- Connecting an off-the-shelf microphone and earphones to a smartphone lets clinicians easily and inexpensively detect hearing loss in infants, according to a paper published in Nature Biomedical Engineering.
- While high-income countries use commercial otoacoustic emission (OAEs) tests to check the hearing of infants, the costs are often considered prohibitive in impoverished parts of the world.
- The off-the-shelf alternative has a material cost of $10 and detected hearing loss with 100% sensitivity and 88.9% specificity in a clinical trial of 201 pediatric ears at three healthcare sites.
Deafness can remain undiagnosed in children until they are older in resource-constrained settings because of a lack of access to testing and late diagnosis can hinder the development of language and communication skills. To address the cost barrier to testing, researchers at the University of Washington looked for ways to make use of low-cost materials that are already widely available globally.
“The project here is to leverage the ubiquity of mobile devices people across the world already have — smartphones and $2 to $3 earbuds — to make newborn hearing screening something that’s accessible to all without sacrificing quality,” Shyam Gollakota, a UW professor, said in a statement.
Gollakota and his collaborators created a system that sends two pure tones, one through each of the headphone’s earbuds. As the hair cells in the inner ear vibrate, they make a sound, an OAE, that is algorithmically detected and recorded via the microphone.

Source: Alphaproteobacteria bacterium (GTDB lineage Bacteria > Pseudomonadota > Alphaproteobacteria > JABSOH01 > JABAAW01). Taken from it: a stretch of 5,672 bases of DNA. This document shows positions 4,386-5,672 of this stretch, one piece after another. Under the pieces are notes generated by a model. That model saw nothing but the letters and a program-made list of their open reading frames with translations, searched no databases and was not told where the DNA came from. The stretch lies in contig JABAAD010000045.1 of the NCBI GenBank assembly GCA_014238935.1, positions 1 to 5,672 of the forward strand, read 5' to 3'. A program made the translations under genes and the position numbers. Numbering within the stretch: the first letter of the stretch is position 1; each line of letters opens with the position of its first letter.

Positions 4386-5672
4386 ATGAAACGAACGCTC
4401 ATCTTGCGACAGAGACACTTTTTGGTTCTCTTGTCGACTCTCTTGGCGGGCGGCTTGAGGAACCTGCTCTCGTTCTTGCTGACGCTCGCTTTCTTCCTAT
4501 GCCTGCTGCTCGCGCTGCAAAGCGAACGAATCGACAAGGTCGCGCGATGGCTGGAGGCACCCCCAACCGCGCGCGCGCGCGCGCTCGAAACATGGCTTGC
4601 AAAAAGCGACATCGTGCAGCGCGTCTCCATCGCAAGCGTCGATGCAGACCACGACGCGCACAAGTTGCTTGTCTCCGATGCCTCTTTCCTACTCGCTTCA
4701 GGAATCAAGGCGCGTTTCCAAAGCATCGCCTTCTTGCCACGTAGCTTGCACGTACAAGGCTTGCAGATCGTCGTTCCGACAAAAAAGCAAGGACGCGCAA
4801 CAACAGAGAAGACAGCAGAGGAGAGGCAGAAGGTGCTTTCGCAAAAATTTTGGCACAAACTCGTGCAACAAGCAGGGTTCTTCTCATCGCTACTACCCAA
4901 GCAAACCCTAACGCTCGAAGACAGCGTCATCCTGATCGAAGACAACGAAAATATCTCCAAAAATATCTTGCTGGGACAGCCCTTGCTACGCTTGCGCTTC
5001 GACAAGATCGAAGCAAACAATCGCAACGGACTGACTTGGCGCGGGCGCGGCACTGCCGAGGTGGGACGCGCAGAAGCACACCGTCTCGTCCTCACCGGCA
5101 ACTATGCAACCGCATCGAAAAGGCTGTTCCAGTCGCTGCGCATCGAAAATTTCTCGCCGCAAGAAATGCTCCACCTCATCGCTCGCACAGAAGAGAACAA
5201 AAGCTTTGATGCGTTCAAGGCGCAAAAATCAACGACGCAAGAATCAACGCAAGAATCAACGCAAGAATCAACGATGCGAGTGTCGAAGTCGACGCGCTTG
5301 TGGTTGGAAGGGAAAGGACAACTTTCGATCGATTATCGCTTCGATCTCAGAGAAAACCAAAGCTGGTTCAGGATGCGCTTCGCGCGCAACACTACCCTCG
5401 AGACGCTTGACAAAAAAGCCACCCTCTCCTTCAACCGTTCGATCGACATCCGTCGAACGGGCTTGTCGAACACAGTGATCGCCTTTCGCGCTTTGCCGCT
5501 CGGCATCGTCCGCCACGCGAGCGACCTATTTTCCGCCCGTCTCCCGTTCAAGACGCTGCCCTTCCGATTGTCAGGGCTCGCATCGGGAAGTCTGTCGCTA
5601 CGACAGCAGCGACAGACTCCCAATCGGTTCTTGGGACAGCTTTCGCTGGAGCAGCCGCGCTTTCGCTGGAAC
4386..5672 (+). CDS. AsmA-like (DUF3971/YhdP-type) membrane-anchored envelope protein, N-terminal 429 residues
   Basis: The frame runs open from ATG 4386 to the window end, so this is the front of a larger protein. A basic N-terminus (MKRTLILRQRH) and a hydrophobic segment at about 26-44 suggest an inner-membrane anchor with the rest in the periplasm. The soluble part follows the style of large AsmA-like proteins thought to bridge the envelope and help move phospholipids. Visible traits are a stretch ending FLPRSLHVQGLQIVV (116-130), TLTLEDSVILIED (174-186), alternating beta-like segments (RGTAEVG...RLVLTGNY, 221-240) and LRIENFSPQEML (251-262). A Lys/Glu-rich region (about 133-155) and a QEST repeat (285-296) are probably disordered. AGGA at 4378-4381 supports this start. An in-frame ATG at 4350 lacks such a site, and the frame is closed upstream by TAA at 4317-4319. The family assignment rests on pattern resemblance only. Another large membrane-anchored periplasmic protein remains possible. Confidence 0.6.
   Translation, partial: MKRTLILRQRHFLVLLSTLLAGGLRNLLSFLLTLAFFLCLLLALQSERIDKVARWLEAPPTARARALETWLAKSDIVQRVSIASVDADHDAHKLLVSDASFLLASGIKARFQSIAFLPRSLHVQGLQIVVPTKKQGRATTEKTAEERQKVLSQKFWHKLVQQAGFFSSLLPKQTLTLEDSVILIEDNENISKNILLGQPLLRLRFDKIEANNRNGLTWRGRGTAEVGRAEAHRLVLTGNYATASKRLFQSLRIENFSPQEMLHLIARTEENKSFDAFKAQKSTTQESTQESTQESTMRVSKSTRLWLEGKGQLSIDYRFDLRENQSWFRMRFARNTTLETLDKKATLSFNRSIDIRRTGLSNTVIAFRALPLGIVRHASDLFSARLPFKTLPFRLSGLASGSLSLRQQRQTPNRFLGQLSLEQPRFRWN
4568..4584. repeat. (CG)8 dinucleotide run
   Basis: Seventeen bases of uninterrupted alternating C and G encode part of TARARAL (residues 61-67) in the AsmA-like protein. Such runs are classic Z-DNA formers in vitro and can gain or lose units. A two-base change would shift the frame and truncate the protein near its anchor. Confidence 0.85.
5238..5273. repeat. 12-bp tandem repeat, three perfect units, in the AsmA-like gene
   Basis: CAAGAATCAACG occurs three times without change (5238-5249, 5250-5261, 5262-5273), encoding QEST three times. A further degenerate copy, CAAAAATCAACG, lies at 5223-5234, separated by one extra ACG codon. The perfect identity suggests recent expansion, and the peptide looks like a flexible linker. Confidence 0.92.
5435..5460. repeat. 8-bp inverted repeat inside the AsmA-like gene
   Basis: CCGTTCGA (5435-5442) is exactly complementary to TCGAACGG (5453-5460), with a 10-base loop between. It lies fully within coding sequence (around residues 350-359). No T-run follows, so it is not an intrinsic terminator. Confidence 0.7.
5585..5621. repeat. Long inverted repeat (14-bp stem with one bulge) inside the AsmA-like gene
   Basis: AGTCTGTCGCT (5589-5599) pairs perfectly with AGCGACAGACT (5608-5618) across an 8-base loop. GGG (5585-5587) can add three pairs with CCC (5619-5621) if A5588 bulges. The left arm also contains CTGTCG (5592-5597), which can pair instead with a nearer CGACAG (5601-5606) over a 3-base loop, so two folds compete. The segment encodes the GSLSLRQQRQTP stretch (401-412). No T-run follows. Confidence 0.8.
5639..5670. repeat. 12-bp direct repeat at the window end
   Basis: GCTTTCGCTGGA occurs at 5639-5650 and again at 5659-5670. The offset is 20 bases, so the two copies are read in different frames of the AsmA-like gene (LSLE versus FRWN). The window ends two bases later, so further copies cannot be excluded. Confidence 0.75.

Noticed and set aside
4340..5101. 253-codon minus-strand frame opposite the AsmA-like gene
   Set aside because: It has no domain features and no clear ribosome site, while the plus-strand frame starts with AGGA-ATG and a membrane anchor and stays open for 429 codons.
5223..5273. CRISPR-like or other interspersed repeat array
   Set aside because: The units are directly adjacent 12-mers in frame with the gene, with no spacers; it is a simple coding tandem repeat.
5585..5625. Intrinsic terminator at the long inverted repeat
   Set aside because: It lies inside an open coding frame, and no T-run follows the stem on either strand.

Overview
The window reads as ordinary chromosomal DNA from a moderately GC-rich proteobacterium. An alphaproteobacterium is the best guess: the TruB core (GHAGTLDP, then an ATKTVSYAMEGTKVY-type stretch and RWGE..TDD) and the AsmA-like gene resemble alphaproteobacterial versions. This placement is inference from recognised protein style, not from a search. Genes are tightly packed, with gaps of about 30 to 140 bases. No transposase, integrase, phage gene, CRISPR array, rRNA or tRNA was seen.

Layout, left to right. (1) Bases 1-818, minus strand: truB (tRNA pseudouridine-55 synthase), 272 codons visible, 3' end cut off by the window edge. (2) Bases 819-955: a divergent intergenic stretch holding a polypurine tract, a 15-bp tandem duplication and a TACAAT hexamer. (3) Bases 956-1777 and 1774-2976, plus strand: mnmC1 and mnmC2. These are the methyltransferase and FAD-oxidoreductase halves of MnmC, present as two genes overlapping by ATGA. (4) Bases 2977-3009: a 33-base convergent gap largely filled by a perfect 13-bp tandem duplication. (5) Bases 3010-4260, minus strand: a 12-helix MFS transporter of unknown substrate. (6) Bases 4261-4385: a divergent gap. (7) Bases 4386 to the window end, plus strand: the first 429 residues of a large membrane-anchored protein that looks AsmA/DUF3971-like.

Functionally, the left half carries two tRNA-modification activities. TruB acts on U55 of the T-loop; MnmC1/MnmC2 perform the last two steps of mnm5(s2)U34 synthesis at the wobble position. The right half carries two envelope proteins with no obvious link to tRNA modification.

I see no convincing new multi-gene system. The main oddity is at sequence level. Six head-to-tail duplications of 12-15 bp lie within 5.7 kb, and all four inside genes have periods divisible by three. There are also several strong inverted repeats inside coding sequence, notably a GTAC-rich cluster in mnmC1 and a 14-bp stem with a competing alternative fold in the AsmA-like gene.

The system is similar to commercial hearing test devices but uses ordinary earbuds rather than a specialist speaker designed to play the two tones without any interference. In the off-the-shelf alternative, an algorithm designed to detect the signal in the presence of background noise eliminates the need for specialist devices.
According to the UW researchers, the 100% sensitivity and 88.9% specificity achieved by the system in a clinical trial of 114 participants, ranging in age from a few weeks to 20 years old, are comparable to the performance of a commercial device.
The device still is a prototype, the authors noted.
“The next challenge is really scaling this up and then working with local experts in each country who are the most familiar with the particular challenges in each situation,” lead author Justin Chan, a UW doctoral student, said in the statement. “We have an opportunity to really have an impact on global health, especially for newborn hearing.”